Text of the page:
My experience is that poster sessions at conferences are great catalyst for starting conversations about a topic you know much about, with many different people. Most of the people you will find you are educating them about your topic and giving a summary of your findings and answering general questions. Then there may be the odd few very knowledgeable professors or experts in the field (on your particular topic) who may ask you much more specific questions and a much richer conversation develops where you will have new insights about your research, think of new methods to test for something you never considered before, and develop new ideas you would never have before.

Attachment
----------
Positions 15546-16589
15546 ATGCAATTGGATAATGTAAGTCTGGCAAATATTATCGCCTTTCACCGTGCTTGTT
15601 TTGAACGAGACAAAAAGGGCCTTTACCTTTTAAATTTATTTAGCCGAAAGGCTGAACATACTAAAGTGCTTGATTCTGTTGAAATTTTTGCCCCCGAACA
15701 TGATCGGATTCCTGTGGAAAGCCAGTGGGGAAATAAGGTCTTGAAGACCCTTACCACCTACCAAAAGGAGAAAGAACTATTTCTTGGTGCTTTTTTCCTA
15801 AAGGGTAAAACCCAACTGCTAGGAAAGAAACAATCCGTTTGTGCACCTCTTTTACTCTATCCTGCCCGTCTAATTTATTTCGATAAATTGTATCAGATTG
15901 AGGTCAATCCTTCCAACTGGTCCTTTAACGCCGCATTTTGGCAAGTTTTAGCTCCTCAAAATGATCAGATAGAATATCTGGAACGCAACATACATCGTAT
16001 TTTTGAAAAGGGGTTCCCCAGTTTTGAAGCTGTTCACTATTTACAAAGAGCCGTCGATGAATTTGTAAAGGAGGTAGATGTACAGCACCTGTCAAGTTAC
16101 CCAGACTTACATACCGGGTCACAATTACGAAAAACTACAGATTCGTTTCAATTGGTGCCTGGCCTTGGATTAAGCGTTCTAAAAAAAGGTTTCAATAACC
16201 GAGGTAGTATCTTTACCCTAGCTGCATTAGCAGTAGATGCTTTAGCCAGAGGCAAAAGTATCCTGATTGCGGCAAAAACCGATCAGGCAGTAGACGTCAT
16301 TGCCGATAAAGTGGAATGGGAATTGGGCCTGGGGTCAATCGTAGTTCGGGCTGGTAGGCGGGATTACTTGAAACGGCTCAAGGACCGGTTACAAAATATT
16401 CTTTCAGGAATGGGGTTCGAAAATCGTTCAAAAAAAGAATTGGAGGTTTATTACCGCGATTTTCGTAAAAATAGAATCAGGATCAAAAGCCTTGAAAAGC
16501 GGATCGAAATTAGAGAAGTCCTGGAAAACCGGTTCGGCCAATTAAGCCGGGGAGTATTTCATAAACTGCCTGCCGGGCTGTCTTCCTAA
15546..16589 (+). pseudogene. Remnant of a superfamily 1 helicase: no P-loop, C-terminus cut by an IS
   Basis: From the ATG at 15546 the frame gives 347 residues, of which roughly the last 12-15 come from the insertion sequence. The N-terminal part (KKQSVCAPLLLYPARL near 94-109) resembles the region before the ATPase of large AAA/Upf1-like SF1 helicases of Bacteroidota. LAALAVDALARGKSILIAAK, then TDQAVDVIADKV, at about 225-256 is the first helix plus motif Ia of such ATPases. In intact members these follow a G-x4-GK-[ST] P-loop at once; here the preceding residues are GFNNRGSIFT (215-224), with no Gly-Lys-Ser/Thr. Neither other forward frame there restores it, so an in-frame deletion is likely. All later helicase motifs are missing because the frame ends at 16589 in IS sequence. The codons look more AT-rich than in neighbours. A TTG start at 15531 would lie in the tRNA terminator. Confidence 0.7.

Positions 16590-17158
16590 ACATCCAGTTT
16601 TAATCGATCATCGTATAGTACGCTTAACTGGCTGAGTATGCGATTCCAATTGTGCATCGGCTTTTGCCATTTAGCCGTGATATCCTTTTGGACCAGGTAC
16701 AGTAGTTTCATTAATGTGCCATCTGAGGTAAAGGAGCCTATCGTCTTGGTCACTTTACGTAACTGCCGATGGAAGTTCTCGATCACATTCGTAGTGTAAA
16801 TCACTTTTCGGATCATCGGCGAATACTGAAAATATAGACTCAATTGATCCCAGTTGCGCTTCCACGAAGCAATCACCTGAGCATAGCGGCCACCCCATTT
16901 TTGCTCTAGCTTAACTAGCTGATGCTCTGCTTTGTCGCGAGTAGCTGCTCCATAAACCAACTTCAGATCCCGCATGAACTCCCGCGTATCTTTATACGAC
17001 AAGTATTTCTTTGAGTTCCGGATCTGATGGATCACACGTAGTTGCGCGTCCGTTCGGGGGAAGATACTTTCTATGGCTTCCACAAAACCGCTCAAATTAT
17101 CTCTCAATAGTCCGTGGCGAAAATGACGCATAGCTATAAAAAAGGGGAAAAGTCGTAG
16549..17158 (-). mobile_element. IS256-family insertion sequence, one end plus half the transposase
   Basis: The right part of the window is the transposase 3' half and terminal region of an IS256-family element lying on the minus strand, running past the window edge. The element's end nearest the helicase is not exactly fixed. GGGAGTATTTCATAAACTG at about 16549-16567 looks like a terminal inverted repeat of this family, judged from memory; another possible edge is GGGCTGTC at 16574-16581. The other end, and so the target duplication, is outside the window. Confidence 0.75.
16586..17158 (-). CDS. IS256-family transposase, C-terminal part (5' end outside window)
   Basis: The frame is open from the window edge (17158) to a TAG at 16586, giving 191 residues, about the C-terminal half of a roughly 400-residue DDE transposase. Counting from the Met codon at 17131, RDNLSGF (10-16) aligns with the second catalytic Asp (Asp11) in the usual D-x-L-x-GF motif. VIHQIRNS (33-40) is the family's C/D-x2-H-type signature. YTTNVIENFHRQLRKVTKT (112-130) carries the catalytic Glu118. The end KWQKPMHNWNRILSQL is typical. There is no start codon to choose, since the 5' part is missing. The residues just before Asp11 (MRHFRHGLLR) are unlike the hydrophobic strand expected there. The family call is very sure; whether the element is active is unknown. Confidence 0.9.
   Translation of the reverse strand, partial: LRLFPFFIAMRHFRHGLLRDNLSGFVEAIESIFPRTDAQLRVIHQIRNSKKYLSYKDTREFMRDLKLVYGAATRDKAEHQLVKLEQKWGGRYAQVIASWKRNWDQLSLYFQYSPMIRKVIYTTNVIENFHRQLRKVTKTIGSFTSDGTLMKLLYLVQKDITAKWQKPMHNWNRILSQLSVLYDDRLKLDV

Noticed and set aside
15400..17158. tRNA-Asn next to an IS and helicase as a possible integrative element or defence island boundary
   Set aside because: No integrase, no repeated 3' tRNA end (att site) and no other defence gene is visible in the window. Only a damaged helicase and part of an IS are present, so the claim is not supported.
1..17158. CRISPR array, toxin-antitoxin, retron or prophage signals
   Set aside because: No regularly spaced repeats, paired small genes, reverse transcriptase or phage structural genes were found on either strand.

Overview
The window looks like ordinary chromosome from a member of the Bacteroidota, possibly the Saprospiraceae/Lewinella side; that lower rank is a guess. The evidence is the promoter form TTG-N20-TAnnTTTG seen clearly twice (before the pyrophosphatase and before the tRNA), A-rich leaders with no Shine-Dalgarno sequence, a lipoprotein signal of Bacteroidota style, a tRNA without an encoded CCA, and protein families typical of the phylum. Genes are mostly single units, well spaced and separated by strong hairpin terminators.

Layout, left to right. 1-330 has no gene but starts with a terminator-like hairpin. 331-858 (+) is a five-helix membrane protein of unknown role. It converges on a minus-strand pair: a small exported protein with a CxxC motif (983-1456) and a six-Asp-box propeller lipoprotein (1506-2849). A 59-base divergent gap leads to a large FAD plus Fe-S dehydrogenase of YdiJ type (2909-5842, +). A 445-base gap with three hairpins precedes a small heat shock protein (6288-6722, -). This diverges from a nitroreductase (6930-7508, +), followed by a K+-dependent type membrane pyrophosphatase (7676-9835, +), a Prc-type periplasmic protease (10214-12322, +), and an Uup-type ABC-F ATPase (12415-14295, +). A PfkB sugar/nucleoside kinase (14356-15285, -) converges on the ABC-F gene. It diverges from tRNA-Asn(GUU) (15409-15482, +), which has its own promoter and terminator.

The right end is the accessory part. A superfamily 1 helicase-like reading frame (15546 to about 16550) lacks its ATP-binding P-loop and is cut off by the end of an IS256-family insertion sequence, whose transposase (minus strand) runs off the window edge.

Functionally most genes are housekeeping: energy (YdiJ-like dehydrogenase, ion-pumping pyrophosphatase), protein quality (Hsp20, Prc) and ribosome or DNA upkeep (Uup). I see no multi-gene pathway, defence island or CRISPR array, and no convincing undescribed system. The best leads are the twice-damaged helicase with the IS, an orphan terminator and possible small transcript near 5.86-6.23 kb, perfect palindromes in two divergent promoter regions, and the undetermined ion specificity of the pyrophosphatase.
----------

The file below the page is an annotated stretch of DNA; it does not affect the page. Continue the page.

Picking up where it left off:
Then during the time slots you are not presenting your poster, you get to walk around and see all others works and ask them questions. Hopefully you can find some posters about topics similar to your topic so you will be able to get into some good conversation. Generally, I never found anyone to be critical of my poster content, even some where I knew later that certain things were not presented in the best ways, and the criticism would mainly be confined to something like "Did you try doing it that way? That's how I would have approached that". So as mentioned by Babcock_Hall, there is nothing really to be worried about. I think oral presenations at the conferences are much more stressful!!